We often refer to “California exceptionalism” on this blog (in addition to Charles Kerchner’s first outline of the phenomenon, see other examples here, here, and here). One thing we have in mind is the state’s new school funding law, and the local engagement lawmakers built into it. Together, they have fundamentally changed both school finance and accountability. The end of the law’s first year of implementation is a good time for us to look back and ask: what is important about this law? How can Californians and non-Californians make sense of it?
A little background: After a near-miss in 2012, Gov. Jerry Brown the Democrats in the California legislature decided in 2013 to do two things at once: they transformed the state’s K-12 financing system and created openings for broad participation in local planning for much of what districts and schools do.
On the finance side, the new Local Control Funding Formula (LCFF) allocates state money to districts and charter schools based on simple, per-pupil formulas: so much per student, per grade, plus a bump for students who are low-income, English learners, or foster children, and another bump if a district has large number of such at-risk students. FF is the operative part of the acronym here: the Funding Formula replaced the byzantine finance system that had developed since the Serrano v Priest court decree in 1971 and Prop 13 in 1978. You can read more about LCFF here and here.
On the local engagement side, the law mandated the annual creation of Local Control and Accountability Plans, or LCAPs. Every school district and charter school in the state must conduct an open public planning process to identify local educational goals and guide the allocation of funds toward those goals. This planning process must include teachers, parents, district and charter employees, among others, who are supposed to join together and create their distinctive LCAP, a programmatic document that will enable those stakeholders to hold the district or charter school accountable for its work in the subsequent year. Each LCAP is required to cover eight sets of priorities including not just student outcomes, but also curriculum and instruction, parent involvement, social services, and school climate.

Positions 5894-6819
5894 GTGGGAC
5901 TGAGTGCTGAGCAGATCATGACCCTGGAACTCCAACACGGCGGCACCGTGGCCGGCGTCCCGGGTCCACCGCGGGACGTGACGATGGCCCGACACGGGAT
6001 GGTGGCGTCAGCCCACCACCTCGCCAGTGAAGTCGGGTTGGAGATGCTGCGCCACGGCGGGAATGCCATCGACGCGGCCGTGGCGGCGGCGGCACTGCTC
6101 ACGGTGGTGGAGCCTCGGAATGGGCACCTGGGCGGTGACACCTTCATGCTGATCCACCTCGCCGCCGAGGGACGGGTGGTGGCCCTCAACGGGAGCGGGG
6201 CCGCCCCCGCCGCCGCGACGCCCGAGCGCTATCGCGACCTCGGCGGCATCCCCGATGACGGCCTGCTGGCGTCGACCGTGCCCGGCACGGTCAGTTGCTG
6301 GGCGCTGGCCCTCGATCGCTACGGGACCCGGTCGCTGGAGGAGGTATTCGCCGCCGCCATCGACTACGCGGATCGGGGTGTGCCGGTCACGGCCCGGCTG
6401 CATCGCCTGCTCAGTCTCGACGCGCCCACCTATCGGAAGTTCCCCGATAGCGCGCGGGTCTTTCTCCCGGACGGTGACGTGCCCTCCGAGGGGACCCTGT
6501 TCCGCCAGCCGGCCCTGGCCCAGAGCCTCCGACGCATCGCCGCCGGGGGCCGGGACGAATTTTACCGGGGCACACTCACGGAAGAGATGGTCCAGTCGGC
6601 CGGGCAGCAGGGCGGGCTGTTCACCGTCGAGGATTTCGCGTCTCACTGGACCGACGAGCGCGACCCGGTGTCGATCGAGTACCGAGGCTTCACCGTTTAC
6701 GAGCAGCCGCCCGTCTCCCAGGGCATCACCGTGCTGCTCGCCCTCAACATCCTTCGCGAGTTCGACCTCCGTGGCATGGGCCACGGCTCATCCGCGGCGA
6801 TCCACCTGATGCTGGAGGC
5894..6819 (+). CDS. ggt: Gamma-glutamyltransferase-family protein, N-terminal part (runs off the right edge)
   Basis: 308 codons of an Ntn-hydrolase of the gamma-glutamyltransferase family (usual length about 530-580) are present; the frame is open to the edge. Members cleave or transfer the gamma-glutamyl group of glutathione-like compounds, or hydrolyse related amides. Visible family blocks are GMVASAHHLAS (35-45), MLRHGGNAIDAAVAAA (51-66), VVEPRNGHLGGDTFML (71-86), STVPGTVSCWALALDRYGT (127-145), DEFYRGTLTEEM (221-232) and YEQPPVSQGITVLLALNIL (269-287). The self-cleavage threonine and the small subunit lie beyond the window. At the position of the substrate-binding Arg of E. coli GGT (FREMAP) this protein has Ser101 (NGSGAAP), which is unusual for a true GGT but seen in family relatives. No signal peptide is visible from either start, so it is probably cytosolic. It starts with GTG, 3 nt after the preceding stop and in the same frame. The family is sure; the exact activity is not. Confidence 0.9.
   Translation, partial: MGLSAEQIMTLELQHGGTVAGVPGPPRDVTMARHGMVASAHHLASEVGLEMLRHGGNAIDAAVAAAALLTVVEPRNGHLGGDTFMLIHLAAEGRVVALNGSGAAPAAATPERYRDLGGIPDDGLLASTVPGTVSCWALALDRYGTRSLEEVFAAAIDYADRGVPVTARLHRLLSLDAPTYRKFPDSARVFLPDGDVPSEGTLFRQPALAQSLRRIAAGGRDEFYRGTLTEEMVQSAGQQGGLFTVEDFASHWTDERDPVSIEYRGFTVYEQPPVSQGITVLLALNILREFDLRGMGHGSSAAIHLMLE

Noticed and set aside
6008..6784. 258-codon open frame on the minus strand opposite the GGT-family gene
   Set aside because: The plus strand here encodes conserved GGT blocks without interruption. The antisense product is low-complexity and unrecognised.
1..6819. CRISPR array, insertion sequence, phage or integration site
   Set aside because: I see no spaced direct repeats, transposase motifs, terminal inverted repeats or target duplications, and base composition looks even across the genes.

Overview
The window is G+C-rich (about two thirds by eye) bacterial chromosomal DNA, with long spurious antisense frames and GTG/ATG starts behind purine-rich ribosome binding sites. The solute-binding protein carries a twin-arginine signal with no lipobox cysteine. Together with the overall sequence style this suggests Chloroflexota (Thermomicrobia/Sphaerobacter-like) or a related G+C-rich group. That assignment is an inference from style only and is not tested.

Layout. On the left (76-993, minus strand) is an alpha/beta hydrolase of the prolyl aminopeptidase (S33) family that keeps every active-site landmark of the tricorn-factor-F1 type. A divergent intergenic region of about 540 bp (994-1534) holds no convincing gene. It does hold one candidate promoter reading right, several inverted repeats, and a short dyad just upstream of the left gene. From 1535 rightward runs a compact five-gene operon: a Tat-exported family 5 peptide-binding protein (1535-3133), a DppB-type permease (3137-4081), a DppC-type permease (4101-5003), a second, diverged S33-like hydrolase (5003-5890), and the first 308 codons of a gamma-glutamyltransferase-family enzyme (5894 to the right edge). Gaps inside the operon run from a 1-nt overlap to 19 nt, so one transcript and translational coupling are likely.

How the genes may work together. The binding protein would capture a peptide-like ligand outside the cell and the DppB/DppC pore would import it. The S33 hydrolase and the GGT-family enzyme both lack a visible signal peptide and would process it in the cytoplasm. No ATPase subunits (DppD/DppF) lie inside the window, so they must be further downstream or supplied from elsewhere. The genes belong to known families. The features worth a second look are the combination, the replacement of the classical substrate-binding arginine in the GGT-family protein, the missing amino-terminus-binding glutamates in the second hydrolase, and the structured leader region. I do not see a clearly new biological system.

A new EdTrust-West report out this week finds that school districts did indeed set up and run the planning processes, that they got impressive levels of public engagement, and that they produced the required planning documents. But its authors also reserve judgment about whether the LCAP documents have actually guided the ways districts and charters provide education and services to students. Daniel Humphrey and Julia Koppich also recently published an LCAP report based on interviews with officials in 10 districts across the state, finding that local and county offices are working hard to adapt to the new system.
Why is this all a big deal? The LCAP policy has the potential to be a game-changer in several ways that we will explore in the New Year:
- It replaces the old test-score-based evaluation systems embedded in No Child Left Behind (demanding Adequate Yearly Progress) and California’s Public School Accountability Act (which created an Academic Performance Index). Will the public accept an approach to accountability that doesn’t boil down to a single, easily-identified score?
- LCAPs will be in place for more than a year before we ever see Smarter Balanced test results based on Common Core instruction in districts and schools. How will LCAP and SBAC get along, if at all?
- The LCAP mandate also applies to each charter school and charter management organization. Few of these organizations are built for open and inclusive public engagement. How will they respond?
- LCAP brings back some aspects of 1990s “restructuring” reforms that empowered school-based and district-based stakeholders. What lessons did we learn in that era that could be useful today?
- The required inclusive planning processes remind us in some ways of Chicago’s Local School Councils, a powerful reform from the 1990s that was investigated carefully by the Consortium on Chicago School Research.
California’s new finance and accountability system is still a work in process. It’s probably a good thing that there has been no rush to judgment because, like other big social policy interventions, it will take a few years to take hold.
But after one year we can draw two conclusions. First, school districts—large and small—are taking the process very seriously. In several visible cases, community-level advocacy has changed the way districts spend their money. Second, at a time when many Americans and Californians have begun to question the importance of high-stakes testing, the LCAP has focused conversations about how to rethink student achievement.
Some Stanford University students recently asked State School Board President Michael Kirst what grade he would give LCFF/LCAP at this point. He reminded them that the university sometimes uses a grade of “N": no grade possible because the course still continues.
The opinions expressed in On California are strictly those of the author(s) and do not reflect the opinions or endorsement of Editorial Projects in Education, or any of its publications.